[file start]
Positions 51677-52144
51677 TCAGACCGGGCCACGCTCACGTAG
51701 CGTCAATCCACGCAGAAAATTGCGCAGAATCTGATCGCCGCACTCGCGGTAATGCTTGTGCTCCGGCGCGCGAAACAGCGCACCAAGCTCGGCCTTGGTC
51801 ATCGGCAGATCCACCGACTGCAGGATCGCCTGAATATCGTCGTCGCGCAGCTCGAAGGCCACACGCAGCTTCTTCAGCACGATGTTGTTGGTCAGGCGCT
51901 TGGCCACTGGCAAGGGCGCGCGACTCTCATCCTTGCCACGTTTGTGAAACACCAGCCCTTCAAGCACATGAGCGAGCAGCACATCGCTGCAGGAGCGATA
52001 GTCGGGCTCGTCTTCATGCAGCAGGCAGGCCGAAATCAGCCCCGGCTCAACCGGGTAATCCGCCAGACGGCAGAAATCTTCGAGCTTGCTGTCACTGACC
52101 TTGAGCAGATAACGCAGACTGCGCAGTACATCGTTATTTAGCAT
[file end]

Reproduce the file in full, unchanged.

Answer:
Positions 51677-52144
51677 TCAGACCGGGCCACGCTCACGTAG
51701 CGTCAATCCACGCAGAAAATTGCGCAGAATCTGATCGCCGCACTCGCGGTAATGCTTGTGCTCCGGCGCGCGAAACAGCGCACCAAGCTCGGCCTTGGTC
51801 ATCGGCAGATCCACCGACTGCAGGATCGCCTGAATATCGTCGTCGCGCAGCTCGAAGGCCACACGCAGCTTCTTCAGCACGATGTTGTTGGTCAGGCGCT
51901 TGGCCACTGGCAAGGGCGCGCGACTCTCATCCTTGCCACGTTTGTGAAACACCAGCCCTTCAAGCACATGAGCGAGCAGCACATCGCTGCAGGAGCGATA
52001 GTCGGGCTCGTCTTCATGCAGCAGGCAGGCCGAAATCAGCCCCGGCTCAACCGGGTAATCCGCCAGACGGCAGAAATCTTCGAGCTTGCTGTCACTGACC
52101 TTGAGCAGATAACGCAGACTGCGCAGTACATCGTTATTTAGCAT